Criminals who fill up with fuel and drive off without paying are the target of a new scheme launched by police and industry partners.

North Wales Police and Conwy Community Safety Partnership have joined forces with the British Oil Security Syndicate (BOSS) and independent retailers to introduce Forecourt Watch throughout the Conwy county area.

Forecourt Watch creates a closer link between police, BOSS and retail staff to increase awareness, prevention and the reporting and recording of incidents. Service station staff will take details of any vehicle which drives off without paying and will swiftly pass the information to police.

The scheme in North Wales, which has been rolled out at a number of key sites throughout Conwy county, is the latest addition to around 126 schemes which are already operating throughout the UK.

Inspector Julie Sheard from North Wales Police Community Safety Department said: “Fuel theft is not a victimless crime and has an impact on consumers, retailers and the police. As the price of fuel continues to rise, stealing it becomes increasingly attractive and is hitting garages.

“We are pleased to be working with BOSS to tackle forecourt crime, which has a huge financial impact and is also linked to other type of offences. This is yet another example of partnership working to help us reduce crime and catch offenders.”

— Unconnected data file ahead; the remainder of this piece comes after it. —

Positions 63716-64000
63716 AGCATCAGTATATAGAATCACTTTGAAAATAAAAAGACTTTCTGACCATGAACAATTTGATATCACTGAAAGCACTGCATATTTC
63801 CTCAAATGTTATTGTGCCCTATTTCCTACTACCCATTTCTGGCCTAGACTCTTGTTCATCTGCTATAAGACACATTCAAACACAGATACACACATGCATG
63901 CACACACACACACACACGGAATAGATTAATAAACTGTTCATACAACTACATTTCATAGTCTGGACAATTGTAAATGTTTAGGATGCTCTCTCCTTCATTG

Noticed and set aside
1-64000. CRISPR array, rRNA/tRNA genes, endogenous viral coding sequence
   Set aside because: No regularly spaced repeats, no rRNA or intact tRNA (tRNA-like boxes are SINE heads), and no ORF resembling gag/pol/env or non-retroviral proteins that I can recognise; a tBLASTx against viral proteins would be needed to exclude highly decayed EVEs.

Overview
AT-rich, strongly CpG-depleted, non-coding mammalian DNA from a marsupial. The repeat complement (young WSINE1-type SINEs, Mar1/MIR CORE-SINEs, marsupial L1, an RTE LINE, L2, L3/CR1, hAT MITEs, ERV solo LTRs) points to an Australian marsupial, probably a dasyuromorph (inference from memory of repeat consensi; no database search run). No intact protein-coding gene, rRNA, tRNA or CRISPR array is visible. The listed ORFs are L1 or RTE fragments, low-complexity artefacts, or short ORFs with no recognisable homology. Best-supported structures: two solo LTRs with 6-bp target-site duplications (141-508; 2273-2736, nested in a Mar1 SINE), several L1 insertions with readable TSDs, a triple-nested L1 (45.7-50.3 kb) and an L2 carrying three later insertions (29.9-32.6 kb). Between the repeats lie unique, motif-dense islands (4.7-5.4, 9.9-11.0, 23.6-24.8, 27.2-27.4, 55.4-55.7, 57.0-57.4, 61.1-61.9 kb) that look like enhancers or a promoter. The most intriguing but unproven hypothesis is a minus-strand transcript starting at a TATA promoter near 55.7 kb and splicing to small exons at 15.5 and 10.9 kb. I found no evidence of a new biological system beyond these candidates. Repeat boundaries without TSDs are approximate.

BOSS estimates that overall forecourt crime throughout Britain, excluding credit card fraud, cost the oil retailing industry more than £23 million a year.

Executive director at BOSS, Kevin Eastwood, added: “We’re pleased to be launching this new scheme with North Wales Police. Drive-off incidents cost the UK oil industry approximately £16 million last year. By building successful partnerships with local police, petrol retailers and other agencies through initiatives such as the BOSS Forecourt Watch schemes, we are able to deter and prevent crime on service station forecourts as well as bringing offenders to justice.

“Our aim is to maintain fuel stations as a safe environment for customers and staff, targeting those people who drive off without paying for their fuel and use service stations as a route to commit more serious crimes.”

Research shows that offences of driving off without paying for fuel are often linked to offenders or vehicles involved in other types of crime and to disqualified drivers, those without insurance, tax or MOT, or vehicles with false number plates.

High visibility stickers and posters on the forecourt itself will raise awareness among customers and potential thieves that Forecourt Watch is in operation and that making off without payment is a criminal offence.

Service stations that are registered with the scheme will also benefit from sharing information with police and each other on suspects, vehicles and known offenders – to maximise disruption, detection of offences and bring offenders to justice.